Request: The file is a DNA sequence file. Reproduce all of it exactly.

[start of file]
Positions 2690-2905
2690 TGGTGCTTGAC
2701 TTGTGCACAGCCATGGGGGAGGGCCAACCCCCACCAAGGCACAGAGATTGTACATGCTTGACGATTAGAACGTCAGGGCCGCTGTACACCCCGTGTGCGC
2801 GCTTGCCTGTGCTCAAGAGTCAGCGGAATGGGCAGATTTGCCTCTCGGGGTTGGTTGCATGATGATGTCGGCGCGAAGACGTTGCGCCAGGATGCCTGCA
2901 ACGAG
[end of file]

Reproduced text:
Positions 2690-2905
2690 TGGTGCTTGAC
2701 TTGTGCACAGCCATGGGGGAGGGCCAACCCCCACCAAGGCACAGAGATTGTACATGCTTGACGATTAGAACGTCAGGGCCGCTGTACACCCCGTGTGCGC
2801 GCTTGCCTGTGCTCAAGAGTCAGCGGAATGGGCAGATTTGCCTCTCGGGGTTGGTTGCATGATGATGTCGGCGCGAAGACGTTGCGCCAGGATGCCTGCA
2901 ACGAG